A feeling that something is not quite right. This phrase might be used when a person feels suspicious, especially of another person.
Example: “Hey, Jim, I feel like things have been disappearing around the office lately. Have you noticed this too?”
“Yeah, now that you mention it, my ballpoint pen is missing! It was on my desk this morning. I smell a rat; I think that Parker guy is taking stuff that doesn’t belong to him. Keep an eye on him, will ya?”
In other words, these two workers feel like something isn’t right at the office; someone is stealing from the job, and Jim has suspicions that a man named Parker is involved.
The Origin Of ‘I Smell a Rat’
For centuries, one way that the word “smell” has been used is to describe a suspicious feeling someone has. Let’s look at an example; this one comes from an English poet you may have heard about before, William Shakespeare. In a play called King Lear (which is believed to have been written around the early 17th century), he wrote:
“Do you smell a fault? “
Another example would be a similar expression that goes “something smells fishy.” And then of course, there’s the phrase, “I smell a rat.” They all pretty much mean the same thing: Something feels wrong.
So, how did this idiom originate? Well, it probably has something to do with dead rats.
Yeah, gross, but here’s why:
Rats are pretty cool creatures, but when they crawl underneath your house or they find their way into the walls of your home, they become way less cool. Especially if they die in those locations, then they become a problem. A smelly problem.
You see, some home owners have dealt with this issue before. A rat dies somewhere in the house unbeknownst to the owner, and then a few days later, the rat’s corpse starts to stink. The home owner begins noticing the strange odor, but they don’t entirely know what it is or where the smell is coming from. They just know that something doesn’t smell right.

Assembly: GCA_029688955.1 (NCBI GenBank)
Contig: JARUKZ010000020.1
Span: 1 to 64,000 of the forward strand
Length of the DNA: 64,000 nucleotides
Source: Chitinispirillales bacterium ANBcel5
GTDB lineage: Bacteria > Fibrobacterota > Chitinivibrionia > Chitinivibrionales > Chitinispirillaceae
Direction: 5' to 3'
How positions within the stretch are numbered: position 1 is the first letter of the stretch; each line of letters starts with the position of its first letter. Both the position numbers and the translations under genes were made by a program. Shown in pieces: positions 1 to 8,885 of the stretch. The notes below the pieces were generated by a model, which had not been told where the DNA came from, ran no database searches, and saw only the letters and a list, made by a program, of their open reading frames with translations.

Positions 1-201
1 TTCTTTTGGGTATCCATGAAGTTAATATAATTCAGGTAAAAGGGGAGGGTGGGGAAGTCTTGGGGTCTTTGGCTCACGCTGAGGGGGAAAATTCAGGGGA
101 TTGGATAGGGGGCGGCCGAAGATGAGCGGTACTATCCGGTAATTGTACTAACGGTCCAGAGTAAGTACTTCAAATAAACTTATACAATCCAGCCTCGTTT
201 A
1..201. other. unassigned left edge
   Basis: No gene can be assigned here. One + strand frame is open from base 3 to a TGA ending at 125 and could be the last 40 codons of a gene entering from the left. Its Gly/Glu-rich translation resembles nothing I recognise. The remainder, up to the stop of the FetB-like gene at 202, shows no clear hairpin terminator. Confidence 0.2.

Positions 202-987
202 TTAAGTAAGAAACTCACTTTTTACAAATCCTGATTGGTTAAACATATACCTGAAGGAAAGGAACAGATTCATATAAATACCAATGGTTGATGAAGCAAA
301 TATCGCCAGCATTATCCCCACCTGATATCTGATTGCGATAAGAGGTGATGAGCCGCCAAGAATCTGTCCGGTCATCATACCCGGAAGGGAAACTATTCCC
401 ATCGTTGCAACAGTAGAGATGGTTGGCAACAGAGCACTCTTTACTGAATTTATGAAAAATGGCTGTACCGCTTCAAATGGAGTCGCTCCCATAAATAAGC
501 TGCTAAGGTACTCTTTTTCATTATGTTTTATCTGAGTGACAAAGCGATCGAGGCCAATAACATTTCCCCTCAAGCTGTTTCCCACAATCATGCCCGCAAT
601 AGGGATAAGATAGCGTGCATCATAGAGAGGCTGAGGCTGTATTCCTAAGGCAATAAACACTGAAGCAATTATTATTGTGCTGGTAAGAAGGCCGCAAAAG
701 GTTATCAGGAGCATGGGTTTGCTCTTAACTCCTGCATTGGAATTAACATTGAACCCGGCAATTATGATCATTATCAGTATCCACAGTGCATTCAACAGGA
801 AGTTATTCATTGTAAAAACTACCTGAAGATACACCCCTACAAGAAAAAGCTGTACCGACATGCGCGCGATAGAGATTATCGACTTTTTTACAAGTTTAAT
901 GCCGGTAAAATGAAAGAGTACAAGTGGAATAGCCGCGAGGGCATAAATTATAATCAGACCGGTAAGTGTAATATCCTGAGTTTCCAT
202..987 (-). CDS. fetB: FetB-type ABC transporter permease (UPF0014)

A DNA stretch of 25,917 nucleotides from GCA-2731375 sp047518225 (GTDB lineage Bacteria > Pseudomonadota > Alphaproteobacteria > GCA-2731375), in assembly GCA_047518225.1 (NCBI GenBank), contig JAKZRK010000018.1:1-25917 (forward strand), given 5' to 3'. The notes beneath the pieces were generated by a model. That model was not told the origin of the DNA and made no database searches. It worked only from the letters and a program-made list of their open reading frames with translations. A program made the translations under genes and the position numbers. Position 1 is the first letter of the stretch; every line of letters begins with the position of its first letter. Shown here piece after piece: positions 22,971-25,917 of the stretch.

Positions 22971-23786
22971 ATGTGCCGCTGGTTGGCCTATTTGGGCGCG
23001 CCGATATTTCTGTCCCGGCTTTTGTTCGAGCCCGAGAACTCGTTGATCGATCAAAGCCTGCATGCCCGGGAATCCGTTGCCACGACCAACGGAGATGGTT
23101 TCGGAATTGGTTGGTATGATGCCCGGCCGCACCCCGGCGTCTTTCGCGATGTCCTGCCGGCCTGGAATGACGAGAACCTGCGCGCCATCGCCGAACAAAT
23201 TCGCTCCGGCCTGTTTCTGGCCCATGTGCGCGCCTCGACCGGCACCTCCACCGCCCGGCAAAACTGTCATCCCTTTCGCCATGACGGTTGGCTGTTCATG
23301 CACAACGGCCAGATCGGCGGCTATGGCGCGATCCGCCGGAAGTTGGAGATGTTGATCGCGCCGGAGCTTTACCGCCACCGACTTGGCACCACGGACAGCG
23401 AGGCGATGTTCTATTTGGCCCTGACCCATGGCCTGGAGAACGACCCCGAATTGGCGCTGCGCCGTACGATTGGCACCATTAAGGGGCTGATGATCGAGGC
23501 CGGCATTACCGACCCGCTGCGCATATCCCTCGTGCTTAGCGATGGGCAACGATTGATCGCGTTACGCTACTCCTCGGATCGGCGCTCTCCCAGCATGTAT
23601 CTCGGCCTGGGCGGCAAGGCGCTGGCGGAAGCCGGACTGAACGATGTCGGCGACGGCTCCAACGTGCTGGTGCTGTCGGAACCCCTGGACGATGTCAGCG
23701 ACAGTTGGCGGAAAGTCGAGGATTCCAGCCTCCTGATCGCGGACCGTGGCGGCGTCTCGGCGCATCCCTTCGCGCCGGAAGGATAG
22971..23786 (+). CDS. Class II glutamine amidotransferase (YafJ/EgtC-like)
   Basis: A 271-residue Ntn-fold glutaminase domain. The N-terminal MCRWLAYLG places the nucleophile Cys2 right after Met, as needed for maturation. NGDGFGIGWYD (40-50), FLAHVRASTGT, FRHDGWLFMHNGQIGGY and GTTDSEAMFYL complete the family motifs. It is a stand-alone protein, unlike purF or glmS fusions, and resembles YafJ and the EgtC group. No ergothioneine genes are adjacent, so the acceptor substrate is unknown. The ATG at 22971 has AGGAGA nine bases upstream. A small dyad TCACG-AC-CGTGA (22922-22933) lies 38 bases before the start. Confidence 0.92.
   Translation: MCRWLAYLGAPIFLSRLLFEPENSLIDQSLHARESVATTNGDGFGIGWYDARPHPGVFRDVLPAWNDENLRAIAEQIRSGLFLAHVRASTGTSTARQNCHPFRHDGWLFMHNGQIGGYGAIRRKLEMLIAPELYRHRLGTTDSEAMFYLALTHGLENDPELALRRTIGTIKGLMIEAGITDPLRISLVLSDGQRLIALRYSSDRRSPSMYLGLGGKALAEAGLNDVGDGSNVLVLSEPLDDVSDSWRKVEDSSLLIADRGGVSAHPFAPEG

Later, they find the dead rat and realize that the “off smell” was actually coming from a dead rodent. Yes, they were “smelling a rat.” Perhaps, then, this stinky situation is how the idiom originated and how it got its meaning of “something doesn’t feel/smell right.”
This, however, cannot be confirmed for sure. Anyways, with that out of the way, let’s talk about how old this phrase is:
Its possible that it goes back to the 18th century. For instance, it’s said that Patrick Henry used the saying at some point in his life. He lived from the years 1736 to 1799, so the expression is at least that old.
“Did you end up buying that red truck you were talking about earlier?”
“No, I didn’t. I was thinking about buying it, but the person selling it didn’t seem trustworthy. I smelled a rat, so I decided to pass on the offer. I’ll be looking elsewhere.”
Note: Psst! Hey, person reading this. I wanna tell you something. The origin of some phrases and sayings cannot be said with a certainty, kinda like this one. So what’s provided in such cases are explanations that, while it may sound plausible to how a phrase originated, it may not actually be the case.
Usually I make that clear when I write about the idiom, but I guess I’m just being extra clearer this time. Is clearer even a word? I think it is. Anyways, thanks for reading!